Tuesday, June 24, 2014

The Pose of the Dead













At the family’s request, a funeral home in New Orleans posed the body of Miriam Burbank for her service this month. Credit Percy McRay, via Reuters 











The body of boxer Christopher Rivera is propped up on a staged boxing ring during his wake in San Juan, Puerto Rico. Image credit: http://jobs.aol.com/articles/2014/06/23/funeral-homes-pose-deceased/

A New Orleans funeral home is at the forefront of a macabre trend in which families have their deceased loved ones propped up and arranged in elaborate, diorama-like scenes, but not everyone is taking their unusual practices sitting (or lying) down. 

According to the New York Times, the phone at the Charbonnet-Labat Funeral Home has been ringing off the hook ever since its June 12 viewing for Miriam Burbank – who died at 53 – whose body was posed sitting at a kitchen table, with a glass of Busch beer in one hand and in the other hand, a menthol cigarette between her fingers, just as she had spent a good number of her living days. 









 

 

Louis Charbonnet, the funeral director of the Charbonnet-Labat Funeral Home in New Orleans, USA, said he had arranged two such services. Credit Bryan Tarnowski for The New York Times 

It was the second service of its kind conducted by funeral director Louis Charbonnet, whose 132-year-old mortuary, known around town for "its ability to put the 'fun' in funeral," has also hosted mariachi bands and even parades. The first viewing, for a brass band leader in 2012, found the deceased standing with his hands curled over his walking cane, wearing a jauntily tilted derby. 

But as with any trend, not everyone approves of what Charbonnet has said is only his attempt to honor his clients' wishes. Those who opposed have called out his viewings as potentially sacrilegious.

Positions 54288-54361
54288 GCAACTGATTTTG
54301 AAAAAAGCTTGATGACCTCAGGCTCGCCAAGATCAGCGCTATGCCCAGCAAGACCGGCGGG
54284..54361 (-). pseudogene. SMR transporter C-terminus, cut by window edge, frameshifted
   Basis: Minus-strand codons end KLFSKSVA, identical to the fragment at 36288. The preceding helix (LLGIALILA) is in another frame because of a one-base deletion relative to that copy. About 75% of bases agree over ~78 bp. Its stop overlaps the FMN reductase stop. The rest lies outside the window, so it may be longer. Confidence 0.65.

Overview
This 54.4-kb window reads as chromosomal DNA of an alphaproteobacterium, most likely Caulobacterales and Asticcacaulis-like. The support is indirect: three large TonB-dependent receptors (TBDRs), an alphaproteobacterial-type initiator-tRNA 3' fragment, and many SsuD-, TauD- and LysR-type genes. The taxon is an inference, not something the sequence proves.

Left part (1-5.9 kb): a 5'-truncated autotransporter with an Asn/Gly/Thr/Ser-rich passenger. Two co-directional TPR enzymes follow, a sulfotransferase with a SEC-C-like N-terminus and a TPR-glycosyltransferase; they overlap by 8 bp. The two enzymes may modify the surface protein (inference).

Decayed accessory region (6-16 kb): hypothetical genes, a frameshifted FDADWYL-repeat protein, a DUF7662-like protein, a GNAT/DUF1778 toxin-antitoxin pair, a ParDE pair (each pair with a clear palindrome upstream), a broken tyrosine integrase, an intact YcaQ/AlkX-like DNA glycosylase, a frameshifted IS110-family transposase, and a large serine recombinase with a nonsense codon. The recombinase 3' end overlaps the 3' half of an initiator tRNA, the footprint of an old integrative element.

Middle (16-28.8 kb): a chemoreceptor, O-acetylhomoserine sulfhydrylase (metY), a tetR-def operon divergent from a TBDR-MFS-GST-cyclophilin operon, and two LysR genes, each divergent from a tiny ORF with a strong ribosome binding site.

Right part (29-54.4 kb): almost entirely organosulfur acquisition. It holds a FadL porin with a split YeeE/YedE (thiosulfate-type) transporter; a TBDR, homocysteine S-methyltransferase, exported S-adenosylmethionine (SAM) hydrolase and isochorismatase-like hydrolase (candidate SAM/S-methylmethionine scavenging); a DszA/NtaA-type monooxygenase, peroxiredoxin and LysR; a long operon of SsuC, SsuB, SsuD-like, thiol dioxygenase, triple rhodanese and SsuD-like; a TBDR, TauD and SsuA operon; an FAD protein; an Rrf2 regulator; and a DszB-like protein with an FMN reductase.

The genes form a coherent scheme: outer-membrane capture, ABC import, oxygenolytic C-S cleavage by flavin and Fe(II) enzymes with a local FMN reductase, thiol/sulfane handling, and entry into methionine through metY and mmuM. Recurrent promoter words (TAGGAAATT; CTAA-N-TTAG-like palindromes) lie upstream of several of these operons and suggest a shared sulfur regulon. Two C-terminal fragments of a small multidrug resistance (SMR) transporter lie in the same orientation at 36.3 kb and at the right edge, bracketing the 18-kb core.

Still, as he's quick to point out, Charbonnet is far from the first mortician to offer services of this kind. 

The phenomenon first appeared in Puerto Rico in 2008, four years before the first such funeral in New Orleans, with a 24-year-old murder victim whose viewing took place in his family’s living room, the body tethered against a wall. Angel Luis Pantojas’s funeral – called “muerto parao,” dead man standing – became an instant sensation. 

Another murder victim, on a motorcycle, followed, along with the paramedic and the man dressed like Guevara. This year, a boxer’s body was arranged standing in a ring, and an elderly woman was propped up in her rocking chair. The same funeral director, of the Marín Funeral Home in San Juan, arranged all of these. 

Maybe, when I give up the ghost – I would like to pose standing at the doorway and greeting guests at my own service! That would be really cool!

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